The Stolen Fruits of a Classical Education

I MYSELF WAS DESTINED, or as some would say, doomed to an old-fashioned classical education. By the time I was ten I was translating simple sentences in which generals conquered cities or masters gave boring orders to slaves. At twelve I had progressed to whole paragraphs, still about generals and slaves, and I have also taken on Greek, starting the latter language by learning an interminable verb which meant uninterestingly, "to loose". At thirteen, fourteen and fifteen I had a little respite from military matters: Ovid whined away at me from his exile by the Black Sea, Cicero declaimed in pompous tautologies about virtue; but in any case I was so pestered and plagued to find and define the exact grammatical value of each word that I had little leisure to consider what meaning belonged to the aggregate. It was just a mental exercise, roughly comparable to algebra. And this, if some of my old schoolmasters had had their way, is what it would have remained.

But by the time I was sixteen, I was becoming, after seven years hard, familiar with the Latin and Greek languages. At least, instead of just solving a problem in syntax, I could understand what it said. And some curiosity led me to look in a lot of places and not just where they told me to look. I found that what it said was richly and ripely subversive of the whole moral establishment around me; so far from supporting the moral doctrines in which I was being so carefully and expensively educated, it either refuted them, mocked at them, or quite simply ignored them.

Take pleasure. This, my housemaster said, was not exactly wrong but was certainly not quite right; discomfort, self-denial, tedious forms of duty — these were the normal, healthy things. Pleasure was definitely suspect. Most Latin and Greek poets on the other hand relished pleasure, and wrote of it as something, possibly the only thing, of

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SIMON RAVEN, who wrote the devastating chapter about the army, "Perish by the Sword" in the symposium The Establishment, is also the author of The English Gentleman and several novels: The Feathers of Death, Brother Cain, Doctors Wear Scarlet, and Close of Play.

undoubted value by and for itself: food, drink, circuses, sumptuousness and sex. And as to the latter, of course, the cat was now right out of the bag. My housemaster said that sex outside marriage was sinful, dirty and ruinous, but inside marriage it was solemn and beautiful, even holy. But Horace, Catullus, Propertius and a whole lot more acknowledged poets, whose work had survived for 2,000 years, just said that sex was an appealing and slightly dangerous form of amusement, there for you to take it or leave it alone. Take it, and it might lead to delight or disaster; leave it, and one might have the more leisure for drinking; but in neither case, and this is the important thing, was there any question of moral reference. The notion of chastity for its own sake invited only the laughter or the contempt of these civilised and intelligent men; sex, of whatever kind, was there for the fun to be had from it: it was not there, as my housemaster would have had it, for reverence, babies, public prosecutions, or the greater glory of God.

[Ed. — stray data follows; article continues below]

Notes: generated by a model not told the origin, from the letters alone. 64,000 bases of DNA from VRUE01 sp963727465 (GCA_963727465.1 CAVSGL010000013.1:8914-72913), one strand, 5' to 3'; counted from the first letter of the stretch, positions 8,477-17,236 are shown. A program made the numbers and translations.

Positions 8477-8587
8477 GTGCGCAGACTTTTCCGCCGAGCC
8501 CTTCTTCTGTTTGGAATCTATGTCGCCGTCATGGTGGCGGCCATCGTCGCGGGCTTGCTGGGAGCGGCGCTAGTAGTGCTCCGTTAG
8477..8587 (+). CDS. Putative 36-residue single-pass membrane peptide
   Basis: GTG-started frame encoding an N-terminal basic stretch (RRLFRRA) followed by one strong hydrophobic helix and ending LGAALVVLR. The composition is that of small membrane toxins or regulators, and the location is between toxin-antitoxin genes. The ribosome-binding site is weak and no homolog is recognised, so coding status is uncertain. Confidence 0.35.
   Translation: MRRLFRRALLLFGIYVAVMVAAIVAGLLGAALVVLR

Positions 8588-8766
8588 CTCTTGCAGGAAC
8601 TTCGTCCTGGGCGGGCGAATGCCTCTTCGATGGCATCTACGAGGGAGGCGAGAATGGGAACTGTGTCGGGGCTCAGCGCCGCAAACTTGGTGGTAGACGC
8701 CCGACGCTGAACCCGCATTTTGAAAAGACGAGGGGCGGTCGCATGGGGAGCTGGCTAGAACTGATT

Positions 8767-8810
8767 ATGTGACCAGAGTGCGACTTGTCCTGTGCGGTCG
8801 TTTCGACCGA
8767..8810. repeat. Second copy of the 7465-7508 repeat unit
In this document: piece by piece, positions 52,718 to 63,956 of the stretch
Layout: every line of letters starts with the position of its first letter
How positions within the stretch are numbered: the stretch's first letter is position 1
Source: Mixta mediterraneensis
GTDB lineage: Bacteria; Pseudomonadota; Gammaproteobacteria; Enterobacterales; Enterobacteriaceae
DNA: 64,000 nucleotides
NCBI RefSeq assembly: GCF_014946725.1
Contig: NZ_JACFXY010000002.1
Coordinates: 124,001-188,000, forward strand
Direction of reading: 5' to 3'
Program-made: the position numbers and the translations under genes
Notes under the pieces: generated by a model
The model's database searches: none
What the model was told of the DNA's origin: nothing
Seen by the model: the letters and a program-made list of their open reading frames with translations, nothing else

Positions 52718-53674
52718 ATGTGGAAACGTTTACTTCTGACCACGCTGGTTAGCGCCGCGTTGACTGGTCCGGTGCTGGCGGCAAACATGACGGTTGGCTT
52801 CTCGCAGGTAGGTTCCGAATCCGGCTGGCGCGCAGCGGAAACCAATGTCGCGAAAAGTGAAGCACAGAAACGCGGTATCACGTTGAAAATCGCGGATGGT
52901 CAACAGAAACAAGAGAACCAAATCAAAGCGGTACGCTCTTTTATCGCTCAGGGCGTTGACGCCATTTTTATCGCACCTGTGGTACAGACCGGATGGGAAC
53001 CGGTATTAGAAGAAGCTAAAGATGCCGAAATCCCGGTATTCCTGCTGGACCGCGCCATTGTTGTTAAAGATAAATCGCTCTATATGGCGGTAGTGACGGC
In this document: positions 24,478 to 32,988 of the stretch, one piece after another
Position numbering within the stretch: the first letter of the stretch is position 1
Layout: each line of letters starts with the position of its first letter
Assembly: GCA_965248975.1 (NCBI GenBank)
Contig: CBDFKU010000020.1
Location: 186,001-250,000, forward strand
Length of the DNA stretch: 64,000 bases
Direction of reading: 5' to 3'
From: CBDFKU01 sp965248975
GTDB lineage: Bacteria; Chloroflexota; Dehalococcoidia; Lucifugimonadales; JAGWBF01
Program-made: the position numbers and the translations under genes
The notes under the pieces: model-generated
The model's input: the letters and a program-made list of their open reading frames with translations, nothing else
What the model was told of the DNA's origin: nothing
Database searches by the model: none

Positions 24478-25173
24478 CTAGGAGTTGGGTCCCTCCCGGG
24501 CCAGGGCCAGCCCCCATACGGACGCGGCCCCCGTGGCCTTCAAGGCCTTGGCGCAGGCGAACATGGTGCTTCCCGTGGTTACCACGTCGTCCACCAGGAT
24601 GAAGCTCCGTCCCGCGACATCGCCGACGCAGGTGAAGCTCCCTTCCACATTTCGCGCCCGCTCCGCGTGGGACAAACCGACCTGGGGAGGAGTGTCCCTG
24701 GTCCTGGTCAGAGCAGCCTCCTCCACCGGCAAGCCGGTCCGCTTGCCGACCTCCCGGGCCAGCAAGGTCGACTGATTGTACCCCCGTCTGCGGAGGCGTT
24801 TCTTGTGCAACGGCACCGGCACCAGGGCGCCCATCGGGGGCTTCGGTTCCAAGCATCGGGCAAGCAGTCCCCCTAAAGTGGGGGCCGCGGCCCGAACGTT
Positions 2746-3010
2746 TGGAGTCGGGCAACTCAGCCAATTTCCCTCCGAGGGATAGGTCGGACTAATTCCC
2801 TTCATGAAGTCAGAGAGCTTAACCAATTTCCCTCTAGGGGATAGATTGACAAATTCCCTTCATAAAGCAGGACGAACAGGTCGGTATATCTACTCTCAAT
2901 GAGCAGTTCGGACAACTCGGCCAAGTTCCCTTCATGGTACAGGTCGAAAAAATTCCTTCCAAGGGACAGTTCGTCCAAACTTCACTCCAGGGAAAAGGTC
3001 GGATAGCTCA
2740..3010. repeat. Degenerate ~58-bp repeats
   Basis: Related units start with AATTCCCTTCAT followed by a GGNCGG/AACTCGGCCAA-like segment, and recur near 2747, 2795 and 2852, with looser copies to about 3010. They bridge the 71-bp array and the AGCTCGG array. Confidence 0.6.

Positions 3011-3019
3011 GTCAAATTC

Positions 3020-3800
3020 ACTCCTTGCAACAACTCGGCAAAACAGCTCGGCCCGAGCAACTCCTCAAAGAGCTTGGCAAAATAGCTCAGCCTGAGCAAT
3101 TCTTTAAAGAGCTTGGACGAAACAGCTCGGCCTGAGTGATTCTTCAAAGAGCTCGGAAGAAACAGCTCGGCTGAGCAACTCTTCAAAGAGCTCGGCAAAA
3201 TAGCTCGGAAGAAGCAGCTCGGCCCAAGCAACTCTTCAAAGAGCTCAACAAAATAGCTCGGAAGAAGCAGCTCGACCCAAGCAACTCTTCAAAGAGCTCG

And of course, all this follows easily and naturally from the classical poets' view of death. "Pale death comes with impartial tread to cottage and castle", wrote Horace and when it comes, Pulvis et Umbra sumus, "we are but dust and shadow". Dust in the ground that is and, at best, a squeaking, gibbering shadow in an underworld in which nobody really believed. Death, in fact, is just nothing: no rewards, no punishments, no hell fire, no Hosannas. So the best thing you can do, the only thing you can do, is amuse yourself after your bent while you are still under the sun.

Much classical poetry then, and that among the best of it, is so unsuitable from the schoolmaster's point of view that I often wonder why it was so long allowed to be the staple of our education. It encourages all the attitudes the authorities most detest. At times dignified and melancholy, it is also cynical, lustful, anti-spiritual, malicious and often plain brutal.

Non, Torquate, genus, non te facundia, non te Restituet pietas.
Neither your birth by Lord Torquatus nor eloquence nor even your undoubted virtue will bring you resurrection from the dead.

The crushing finality of this statement should have been enough one would have thought to shatter the complacency of Dr. Arnold himself. How did he get round it? How do they get round it these days, to the matter of that? Quite simple. They just pretend it isn't there. Only the suitable, the neutral passages are read in school hours; the rest you have to find for yourself as I did — the stolen fruits, which are, as they say, so very much the sweeter.